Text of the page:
Analysis of mutant platelet-derived growth factor receptors expressed in PC12 cells identifies signals governing sodium channel induction during neuronal differentiation

Gary R. Fanger, Richard R. Vaillancourt, Lynn E. Heasley, Jean Pierre R. Montmayeur, Gary L. Johnson, Robert A. Maue

Research output: Contribution to journalArticle

19 Scopus citations

Abstract

The mechanisms governing neuronal differentiation, including the signals underlying the induction of voltage-dependent sodium (Na+) channel expression by neurotrophic factors, which occurs independent of Ras activity, are not well understood. Therefore, Na+ channel induction was analyzed in sublines of PC12 cells stably expressing platelet-derived growth factor (PDGF) β receptors with mutations that eliminate activation of specific signaling molecules. Mutations eliminating activation of phosphatidylinositol 3-kinase (PI3K), phospholipase C(γ) (PLC(γ)), the GTPase-activating protein (GAP), and Syp phosphatase failed to diminish the induction of type II Na+ channel α-subunit mRNA and functional Na+ channel expression by PDGF, as determined by RNase protection assays and whole-cell patch clamp recording. However, mutation of juxtamembrane tyrosines that bind members of the Src family of kinases upon receptor activation inhibited the induction of functional Na+ channels while leaving the induction of type II α-subunit mRNA intact. Mutation of juxtamembrane tyrosines in combination with mutations eliminating activation of PI3K, PLC(γ), GAP, and Syp abolished the induction of type II α-subunit mRNA, suggesting that at least partially redundant signaling mechanisms mediate this induction. The differential effects of the receptor mutations on Na+ channel expression did not reflect global changes in receptor signaling capabilities, as in all of the mutant receptors analyzed, the induction of c-fos and transin mRNAs still occurred. The results reveal an important role for the Src family in the induction of Na+ channel expression and highlight the multiplicity and combinatorial nature of the signaling mechanisms governing neuronal differentiation.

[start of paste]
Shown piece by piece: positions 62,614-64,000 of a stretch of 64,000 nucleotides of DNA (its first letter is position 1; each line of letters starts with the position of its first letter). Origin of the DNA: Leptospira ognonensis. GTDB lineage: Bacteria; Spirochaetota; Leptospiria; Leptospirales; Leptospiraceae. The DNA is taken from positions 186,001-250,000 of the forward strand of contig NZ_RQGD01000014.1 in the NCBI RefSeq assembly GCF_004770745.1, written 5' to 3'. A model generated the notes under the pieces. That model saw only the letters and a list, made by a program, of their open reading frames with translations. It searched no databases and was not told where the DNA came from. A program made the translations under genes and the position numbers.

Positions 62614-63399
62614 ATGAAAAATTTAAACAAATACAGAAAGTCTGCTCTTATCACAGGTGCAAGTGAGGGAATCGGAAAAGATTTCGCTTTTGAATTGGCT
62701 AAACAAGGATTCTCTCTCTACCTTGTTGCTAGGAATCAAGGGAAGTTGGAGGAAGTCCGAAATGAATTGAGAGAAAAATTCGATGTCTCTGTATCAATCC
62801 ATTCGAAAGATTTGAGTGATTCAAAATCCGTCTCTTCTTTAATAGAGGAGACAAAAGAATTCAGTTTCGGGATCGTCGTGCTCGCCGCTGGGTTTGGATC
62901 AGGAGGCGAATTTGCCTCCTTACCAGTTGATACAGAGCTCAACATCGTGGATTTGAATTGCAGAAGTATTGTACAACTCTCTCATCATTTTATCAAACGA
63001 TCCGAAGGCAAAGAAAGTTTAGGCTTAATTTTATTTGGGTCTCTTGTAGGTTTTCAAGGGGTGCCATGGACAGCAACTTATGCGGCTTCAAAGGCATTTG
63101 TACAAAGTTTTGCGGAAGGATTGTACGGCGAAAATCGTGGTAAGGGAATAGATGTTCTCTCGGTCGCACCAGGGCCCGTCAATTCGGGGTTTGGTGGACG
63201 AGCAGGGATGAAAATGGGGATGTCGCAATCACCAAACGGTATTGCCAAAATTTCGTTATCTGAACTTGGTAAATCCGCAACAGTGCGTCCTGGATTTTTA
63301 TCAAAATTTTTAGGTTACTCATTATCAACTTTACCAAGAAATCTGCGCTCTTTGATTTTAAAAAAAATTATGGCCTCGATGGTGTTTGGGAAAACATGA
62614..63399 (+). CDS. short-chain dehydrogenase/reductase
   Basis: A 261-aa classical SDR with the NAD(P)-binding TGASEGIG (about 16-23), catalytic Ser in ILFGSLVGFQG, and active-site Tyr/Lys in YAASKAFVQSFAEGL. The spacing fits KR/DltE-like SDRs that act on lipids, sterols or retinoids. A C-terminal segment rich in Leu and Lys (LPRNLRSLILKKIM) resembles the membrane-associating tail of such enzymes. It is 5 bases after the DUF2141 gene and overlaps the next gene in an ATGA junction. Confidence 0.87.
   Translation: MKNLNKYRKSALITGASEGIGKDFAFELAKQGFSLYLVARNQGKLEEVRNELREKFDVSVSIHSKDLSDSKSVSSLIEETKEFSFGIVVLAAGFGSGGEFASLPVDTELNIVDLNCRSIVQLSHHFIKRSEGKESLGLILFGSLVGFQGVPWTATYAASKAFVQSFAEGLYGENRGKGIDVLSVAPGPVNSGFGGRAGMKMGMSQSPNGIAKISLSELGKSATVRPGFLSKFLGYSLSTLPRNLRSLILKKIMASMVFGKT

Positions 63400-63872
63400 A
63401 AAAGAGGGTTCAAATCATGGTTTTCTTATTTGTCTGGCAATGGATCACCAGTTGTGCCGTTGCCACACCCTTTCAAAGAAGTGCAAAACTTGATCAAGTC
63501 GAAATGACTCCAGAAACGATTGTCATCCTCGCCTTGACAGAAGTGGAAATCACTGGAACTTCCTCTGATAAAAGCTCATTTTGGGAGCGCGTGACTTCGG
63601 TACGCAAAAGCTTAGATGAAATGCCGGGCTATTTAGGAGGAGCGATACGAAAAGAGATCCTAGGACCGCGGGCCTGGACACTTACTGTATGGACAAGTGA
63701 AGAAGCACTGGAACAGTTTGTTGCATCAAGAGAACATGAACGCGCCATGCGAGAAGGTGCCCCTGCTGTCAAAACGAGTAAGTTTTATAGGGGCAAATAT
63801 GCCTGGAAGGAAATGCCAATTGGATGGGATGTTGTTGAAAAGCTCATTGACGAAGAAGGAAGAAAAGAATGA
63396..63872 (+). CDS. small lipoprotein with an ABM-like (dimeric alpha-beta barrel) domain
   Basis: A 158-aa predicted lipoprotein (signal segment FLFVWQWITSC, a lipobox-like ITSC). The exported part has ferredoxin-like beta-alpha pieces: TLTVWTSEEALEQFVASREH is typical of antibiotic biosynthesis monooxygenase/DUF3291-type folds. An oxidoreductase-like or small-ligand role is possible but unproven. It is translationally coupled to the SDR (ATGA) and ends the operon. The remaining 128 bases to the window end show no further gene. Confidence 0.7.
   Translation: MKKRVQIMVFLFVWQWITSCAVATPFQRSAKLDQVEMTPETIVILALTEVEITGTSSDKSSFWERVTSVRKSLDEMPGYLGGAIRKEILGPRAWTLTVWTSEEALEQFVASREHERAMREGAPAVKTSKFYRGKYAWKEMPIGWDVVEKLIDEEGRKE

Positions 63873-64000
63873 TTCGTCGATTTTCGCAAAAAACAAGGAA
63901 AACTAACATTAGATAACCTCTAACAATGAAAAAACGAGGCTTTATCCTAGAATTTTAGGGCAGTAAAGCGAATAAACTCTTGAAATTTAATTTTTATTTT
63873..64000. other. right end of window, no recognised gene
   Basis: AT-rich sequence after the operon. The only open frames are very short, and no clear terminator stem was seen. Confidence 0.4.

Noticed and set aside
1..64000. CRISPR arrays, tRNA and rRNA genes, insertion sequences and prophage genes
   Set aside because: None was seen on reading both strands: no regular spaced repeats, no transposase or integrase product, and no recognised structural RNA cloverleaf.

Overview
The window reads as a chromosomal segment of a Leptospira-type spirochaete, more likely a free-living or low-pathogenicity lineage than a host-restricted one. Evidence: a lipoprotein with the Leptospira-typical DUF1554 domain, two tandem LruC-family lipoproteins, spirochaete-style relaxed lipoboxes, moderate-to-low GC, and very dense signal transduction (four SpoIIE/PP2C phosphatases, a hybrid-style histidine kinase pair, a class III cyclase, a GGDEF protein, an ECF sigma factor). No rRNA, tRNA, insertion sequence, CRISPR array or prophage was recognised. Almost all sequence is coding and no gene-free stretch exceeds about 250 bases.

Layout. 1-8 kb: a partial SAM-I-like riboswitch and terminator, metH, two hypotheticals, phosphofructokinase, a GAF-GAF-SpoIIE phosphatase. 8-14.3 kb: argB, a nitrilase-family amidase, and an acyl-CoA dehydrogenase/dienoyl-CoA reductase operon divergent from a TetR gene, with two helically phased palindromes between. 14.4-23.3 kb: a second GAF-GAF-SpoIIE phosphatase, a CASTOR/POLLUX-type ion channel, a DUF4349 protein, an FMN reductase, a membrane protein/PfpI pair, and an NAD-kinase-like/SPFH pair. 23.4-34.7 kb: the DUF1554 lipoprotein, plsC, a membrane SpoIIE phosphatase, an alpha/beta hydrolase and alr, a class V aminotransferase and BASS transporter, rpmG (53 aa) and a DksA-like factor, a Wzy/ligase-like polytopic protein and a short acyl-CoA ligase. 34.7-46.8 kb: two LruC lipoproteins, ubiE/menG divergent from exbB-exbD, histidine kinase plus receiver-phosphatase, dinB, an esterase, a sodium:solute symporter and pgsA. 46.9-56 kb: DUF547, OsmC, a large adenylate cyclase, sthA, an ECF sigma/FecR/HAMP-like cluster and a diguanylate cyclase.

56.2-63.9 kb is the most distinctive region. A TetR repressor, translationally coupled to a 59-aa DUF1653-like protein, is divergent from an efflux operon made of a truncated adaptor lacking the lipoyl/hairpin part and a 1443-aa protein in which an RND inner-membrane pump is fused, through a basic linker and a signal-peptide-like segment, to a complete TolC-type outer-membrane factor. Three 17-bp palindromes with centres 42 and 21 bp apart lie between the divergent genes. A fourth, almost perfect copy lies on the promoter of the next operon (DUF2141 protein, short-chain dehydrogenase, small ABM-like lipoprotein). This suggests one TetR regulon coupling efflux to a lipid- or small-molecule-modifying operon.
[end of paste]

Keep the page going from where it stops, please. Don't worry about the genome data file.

Original languageEnglish (US)
Pages (from-to)89-99
Number of pages11
JournalMolecular and cellular biology
Volume17
Issue number1
DOIs
StatePublished - Jan 1997
Externally publishedYes

ASJC Scopus subject areas

  • Molecular Biology
  • Cell Biology

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